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J Chem Neuroanat. 2014 Nov;61-62:207-20. doi: 10.1016/j.jchemneu.2014.05.004. Epub 2014 Jul 4.

The neuroanatomical function of leptin in the hypothalamus.

Author information

1
Department of Translational Neuroscience, Division of Neuroscience, Brain Center Rudolf Magnus, University Medical Center Utrecht, Utrecht, The Netherlands; Master's Program Neuroscience and Cognition, Utrecht University, The Netherlands.
2
Department of Translational Neuroscience, Division of Neuroscience, Brain Center Rudolf Magnus, University Medical Center Utrecht, Utrecht, The Netherlands.
3
Department of Translational Neuroscience, Division of Neuroscience, Brain Center Rudolf Magnus, University Medical Center Utrecht, Utrecht, The Netherlands. Electronic address: g.vanderplasse@umcutrecht.nl.

Abstract

The anorexigenic hormone leptin plays an important role in the control of food intake and feeding-related behavior, for an important part through its action in the hypothalamus. The adipose-derived hormone modulates a complex network of several intercommunicating orexigenic and anorexigenic neuropeptides in the hypothalamus to reduce food intake and increase energy expenditure. In this review we present an updated overview of the functional role of leptin in respect to feeding and feeding-related behavior per distinct hypothalamic nuclei. In addition to the arcuate nucleus, which is a major leptin sensitive hub, leptin-responsive neurons in other hypothalamic nuclei, including the, dorsomedial-, ventromedial- and paraventricular nucleus and the lateral hypothalamic area, are direct targets of leptin. However, leptin also modulates hypothalamic neurons in an indirect manner, such as via the melanocortin system. The dissection of the complexity of leptin's action on the networks involved in energy balance is subject of recent and future studies. A full understanding of the role of hypothalamic leptin in the regulation of energy balance requires cell-specific manipulation using of conditional deletion and expression of leptin receptors. In addition, optogenetic and pharmacogenetic tools in combination with other pharmacological (such as the recent discovery of a leptin receptor antagonist) and neuronal tracing techniques to map the circuit, will be helpful to understand the role of leptin receptor expressing neurons. Better understanding of these circuits and the involvement of leptin could provide potential sites for therapeutic interventions in obesity and metabolic diseases characterized by dysregulation of energy balance.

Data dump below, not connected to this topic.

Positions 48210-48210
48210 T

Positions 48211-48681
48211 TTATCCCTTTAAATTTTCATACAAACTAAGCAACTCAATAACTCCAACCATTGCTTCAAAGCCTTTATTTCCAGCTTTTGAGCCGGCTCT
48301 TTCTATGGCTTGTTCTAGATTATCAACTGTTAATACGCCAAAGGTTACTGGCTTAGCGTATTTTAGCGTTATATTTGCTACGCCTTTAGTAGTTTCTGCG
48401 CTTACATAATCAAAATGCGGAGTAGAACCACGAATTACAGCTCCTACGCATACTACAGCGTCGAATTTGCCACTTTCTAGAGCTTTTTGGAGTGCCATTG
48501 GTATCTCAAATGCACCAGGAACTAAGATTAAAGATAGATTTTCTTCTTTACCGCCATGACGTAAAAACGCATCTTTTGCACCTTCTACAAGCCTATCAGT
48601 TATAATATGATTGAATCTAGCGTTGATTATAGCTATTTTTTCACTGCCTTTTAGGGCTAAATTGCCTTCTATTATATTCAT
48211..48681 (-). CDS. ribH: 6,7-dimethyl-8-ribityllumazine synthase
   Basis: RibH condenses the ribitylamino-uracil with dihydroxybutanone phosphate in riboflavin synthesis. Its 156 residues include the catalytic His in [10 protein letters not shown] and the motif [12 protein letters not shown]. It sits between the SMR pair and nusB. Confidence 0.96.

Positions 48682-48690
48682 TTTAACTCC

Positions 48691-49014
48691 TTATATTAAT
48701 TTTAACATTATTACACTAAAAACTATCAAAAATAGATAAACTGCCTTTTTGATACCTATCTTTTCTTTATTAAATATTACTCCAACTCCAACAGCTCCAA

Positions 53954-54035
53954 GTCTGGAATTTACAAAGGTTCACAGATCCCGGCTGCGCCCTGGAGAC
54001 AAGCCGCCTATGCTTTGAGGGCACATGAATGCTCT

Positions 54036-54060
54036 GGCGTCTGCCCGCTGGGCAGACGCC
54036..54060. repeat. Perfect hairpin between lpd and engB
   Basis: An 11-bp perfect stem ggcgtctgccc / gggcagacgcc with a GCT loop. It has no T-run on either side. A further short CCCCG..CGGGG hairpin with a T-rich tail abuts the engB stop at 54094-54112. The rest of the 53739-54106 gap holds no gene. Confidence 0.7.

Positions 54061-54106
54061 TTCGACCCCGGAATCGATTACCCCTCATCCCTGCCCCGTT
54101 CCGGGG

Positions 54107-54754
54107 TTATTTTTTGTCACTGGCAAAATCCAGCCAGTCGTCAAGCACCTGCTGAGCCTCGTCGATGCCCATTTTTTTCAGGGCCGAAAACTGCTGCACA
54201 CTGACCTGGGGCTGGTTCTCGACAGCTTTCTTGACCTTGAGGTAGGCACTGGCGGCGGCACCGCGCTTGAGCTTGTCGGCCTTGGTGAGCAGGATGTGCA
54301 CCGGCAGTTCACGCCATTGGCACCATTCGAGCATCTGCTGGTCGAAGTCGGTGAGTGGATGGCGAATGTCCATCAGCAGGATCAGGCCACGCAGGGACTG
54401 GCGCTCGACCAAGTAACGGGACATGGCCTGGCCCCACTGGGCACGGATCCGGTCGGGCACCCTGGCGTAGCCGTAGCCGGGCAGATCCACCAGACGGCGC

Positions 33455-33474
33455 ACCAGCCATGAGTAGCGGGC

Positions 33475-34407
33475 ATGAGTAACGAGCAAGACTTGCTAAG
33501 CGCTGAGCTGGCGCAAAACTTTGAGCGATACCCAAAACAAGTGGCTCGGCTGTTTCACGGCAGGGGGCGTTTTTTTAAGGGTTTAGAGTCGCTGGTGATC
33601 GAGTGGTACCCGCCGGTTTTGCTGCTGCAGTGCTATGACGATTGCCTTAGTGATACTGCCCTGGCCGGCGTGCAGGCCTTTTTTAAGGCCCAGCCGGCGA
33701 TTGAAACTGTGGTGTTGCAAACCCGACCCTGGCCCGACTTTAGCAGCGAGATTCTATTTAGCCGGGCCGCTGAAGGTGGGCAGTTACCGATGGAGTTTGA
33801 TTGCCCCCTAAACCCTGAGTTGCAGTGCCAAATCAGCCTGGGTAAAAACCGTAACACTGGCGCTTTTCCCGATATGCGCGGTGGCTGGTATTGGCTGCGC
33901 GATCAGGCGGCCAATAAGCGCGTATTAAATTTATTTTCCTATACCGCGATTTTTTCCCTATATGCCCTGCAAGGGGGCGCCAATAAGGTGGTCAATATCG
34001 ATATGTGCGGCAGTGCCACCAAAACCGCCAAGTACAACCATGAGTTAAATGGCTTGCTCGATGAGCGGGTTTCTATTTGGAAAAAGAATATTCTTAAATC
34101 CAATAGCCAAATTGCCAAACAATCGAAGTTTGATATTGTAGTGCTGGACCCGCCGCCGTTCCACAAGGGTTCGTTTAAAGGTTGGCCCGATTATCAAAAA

KEYWORDS:

Feeding; Hypothalamus; Leptin; Neuropeptides; Ob-R

PMID:
25007719
DOI:
10.1016/j.jchemneu.2014.05.004
[Indexed for MEDLINE]

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